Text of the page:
As European Barriers Fall, Bulgarians Feel West’s Tug

As European Barriers Fall, Bulgarians Feel West’s Tug
Ervin Ivanov, a fourth-year medical student, is sure he’ll leave Bulgaria, and he is sure that most of his classmates will too

Quesadilla With Mushroom Ragoût and Chipotles

Quesadilla With Mushroom Ragoût and Chipotles
Mushroom ragoût accepts chipotles willingly

Google TV redo might be tagged 'Nexus'

Google TV redo might be tagged 'Nexus'
ndroid-based Google TV has struggled to find its footing













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U.S. airlines want to stay cell phone free

The Federal Communications Commission could soon allow inflight cell phone use, but U.S. airlines aren't eager change their own rules - or equipment - to enable such calls.

The five largest U.S. airlines, which account for about 90% of the nation's air travel, all say their current plans do not include allowing for calls, even though they will look at the rules once they are passed.

"A clear majority of customers who responded to a 2012 survey said they felt the ability to make voice calls on board would detract from -- not enhance -- their experience," said Richard Anderson, CEO of Delta Air Lines last week.

Police Salaries and Pensions Push California City to Brink

Emerging from Los Angeles’s vast eastern sprawl, the freeway glides over a narrow pass and slips gently into the scrubby, palm-flecked Coachella Valley.

Turn south, and you head into Palm Springs with its megaresorts, golf courses and bustling shops. Turn north, and you make your way up an arid stretch of road to a battered city where empty storefronts outnumber shops, the Fire Department has been closed, City Hall is on a four-day week and the dwindling coffers may be empty by spring.

The city, Desert Hot Springs, population 27,000, is slowly edging toward bankruptcy, largely because of police salaries and skyrocketing pension costs, but also because of years of spending and unrealistic revenue estimates. It is mostly the police, though, who have found themselves in the cross hairs recently.

“I would not venture to say they are overpaid,” said Robert Adams, the acting city manager since August. “What I would say is that we can’t pay them.”

Though few elected officials in America want to say it, police officers and other public-safety workers keep turning up at the center of the municipal bankruptcies and budget dramas plaguing many American cities — largely because their pensions tend to be significantly more costly than those of other city workers.

Central Falls, R.I., went bankrupt in 2011 because its police and firefighters’ pension fund ran out of money. Vallejo, Calif., went bankrupt after more than 20 police officers suddenly retired from its force of 145, fearing that if they waited they would lose their contractual right to cash out their unused sick leave and vacation time; the payouts totaled several million dollars, and Vallejo did not have the money. Miami weathered such a run in September 2010, when 154 police and firefighters retired en masse after city commissioners voted to make it harder to retire before age 50, use intensive overtime to raise pensions, and earn cash payouts.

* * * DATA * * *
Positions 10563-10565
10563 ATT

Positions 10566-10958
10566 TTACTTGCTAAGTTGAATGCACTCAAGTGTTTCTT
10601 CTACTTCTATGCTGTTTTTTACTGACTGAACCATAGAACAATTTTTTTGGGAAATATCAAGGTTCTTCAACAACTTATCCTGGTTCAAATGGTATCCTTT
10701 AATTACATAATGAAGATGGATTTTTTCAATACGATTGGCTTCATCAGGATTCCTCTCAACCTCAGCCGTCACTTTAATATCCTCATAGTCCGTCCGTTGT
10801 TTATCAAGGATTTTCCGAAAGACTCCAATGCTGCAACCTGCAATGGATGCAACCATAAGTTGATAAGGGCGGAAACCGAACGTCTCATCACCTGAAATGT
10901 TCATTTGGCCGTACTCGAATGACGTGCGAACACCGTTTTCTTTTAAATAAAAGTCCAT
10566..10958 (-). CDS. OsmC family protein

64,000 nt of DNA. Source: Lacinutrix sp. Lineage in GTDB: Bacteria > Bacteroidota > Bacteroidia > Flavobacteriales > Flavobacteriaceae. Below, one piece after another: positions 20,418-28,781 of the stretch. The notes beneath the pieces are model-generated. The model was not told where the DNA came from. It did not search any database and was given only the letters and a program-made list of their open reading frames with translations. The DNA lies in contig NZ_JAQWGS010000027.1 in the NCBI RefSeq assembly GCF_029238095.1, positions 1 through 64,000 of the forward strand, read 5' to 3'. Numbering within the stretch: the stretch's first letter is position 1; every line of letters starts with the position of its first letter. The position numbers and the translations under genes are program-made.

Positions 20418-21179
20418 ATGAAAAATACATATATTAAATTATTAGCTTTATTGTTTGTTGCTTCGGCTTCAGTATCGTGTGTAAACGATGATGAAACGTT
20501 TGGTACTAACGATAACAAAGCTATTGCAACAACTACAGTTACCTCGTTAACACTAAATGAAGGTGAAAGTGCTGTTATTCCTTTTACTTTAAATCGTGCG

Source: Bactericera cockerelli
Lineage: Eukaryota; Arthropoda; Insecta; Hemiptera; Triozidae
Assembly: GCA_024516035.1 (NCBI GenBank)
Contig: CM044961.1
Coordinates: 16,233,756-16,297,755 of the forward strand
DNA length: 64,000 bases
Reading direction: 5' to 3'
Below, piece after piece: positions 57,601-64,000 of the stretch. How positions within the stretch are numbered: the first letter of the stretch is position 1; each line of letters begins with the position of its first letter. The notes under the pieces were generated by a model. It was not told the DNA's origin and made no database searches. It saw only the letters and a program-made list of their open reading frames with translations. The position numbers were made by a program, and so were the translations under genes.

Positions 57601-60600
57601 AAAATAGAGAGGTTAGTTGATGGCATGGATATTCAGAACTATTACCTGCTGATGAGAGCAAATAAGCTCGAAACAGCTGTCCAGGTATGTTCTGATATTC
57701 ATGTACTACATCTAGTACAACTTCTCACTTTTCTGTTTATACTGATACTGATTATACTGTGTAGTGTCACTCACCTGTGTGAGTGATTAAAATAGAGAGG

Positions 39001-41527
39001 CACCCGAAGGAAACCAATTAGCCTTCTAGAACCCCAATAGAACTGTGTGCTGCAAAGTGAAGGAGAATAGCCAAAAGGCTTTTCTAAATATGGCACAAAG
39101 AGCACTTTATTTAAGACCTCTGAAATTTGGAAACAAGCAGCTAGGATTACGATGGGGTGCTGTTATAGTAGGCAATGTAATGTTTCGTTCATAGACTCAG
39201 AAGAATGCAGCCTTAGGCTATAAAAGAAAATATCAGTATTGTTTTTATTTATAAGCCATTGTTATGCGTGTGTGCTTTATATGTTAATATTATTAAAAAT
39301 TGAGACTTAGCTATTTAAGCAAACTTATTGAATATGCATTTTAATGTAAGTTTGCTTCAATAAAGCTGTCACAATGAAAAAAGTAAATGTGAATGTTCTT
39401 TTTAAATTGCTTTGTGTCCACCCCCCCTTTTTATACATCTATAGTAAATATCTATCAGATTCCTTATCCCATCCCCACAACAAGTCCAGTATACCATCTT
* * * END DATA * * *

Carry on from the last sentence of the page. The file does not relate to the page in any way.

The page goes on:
A Computer Error Lets Travelers Book Rock-Bottom Airfares on Delta

Some lucky fliers capitalized on a computer error Thursday to buy inexpensive flights on Delta Air Lines.

From about 10 a.m. to noon Eastern, certain Delta fares on the airline’s website and other booking sites were showing up incorrectly, offering some savvy bargain hunters incredible deals.

A round-trip flight between Cincinnati and Minneapolis for February was being sold for just $25.05 and a round trip between Cincinnati and Salt Lake City for $48.41. The correct price for both of those fares is more than $400.

Trebor Banstetter, a spokesman for the Atlanta-based airline, said that the problem had been fixed, but that “Delta will honor any fares purchased at the incorrect price.”

New Department of Transportation regulations, aimed at truth in advertising, require airlines to honor any mistake in fares offered.

Jackie Fanelli, 27, learned about the fares from a friend’s Facebook page. She tried to buy a $98 round-trip first-class ticket from her home city, Baltimore, to Honolulu on but the transaction did not process.

For ESPN, Millions to Remain in Connecticut

The governor of Connecticut arrived at ESPN’s expansive campus here to celebrate the groundbreaking of the sports media giant’s 19th building, a digital center that would be the new home of “SportsCenter.” It was August 2011, and this was the third visit in a year by Gov. Dannel P. Malloy, whose first was about three weeks before his election.

This time, Mr. Malloy brought a hard hat, a shovel and an incentive package for ESPN potentially worth $25 million.

ESPN is hardly needy. With nearly 100 million households paying about $5.54 a month for ESPN, regardless of whether they watch it, the network takes in more than $6 billion a year in subscriber fees alone. Still, ESPN has received about $260 million in state tax breaks and credits over the past 12 years, according to a New York Times analysis of public records. That includes $84.7 million in development tax credits because of a film and digital media program, as well as savings of about $15 million a year since the network successfully lobbied the state for a tax code change in 2000.

For Mr. Malloy and other public officials in Connecticut, the conventional wisdom is that any business with ESPN is good business. After all, ESPN is Connecticut’s most celebrated brand and a homegrown success story, employing more than 4,000 workers in the state.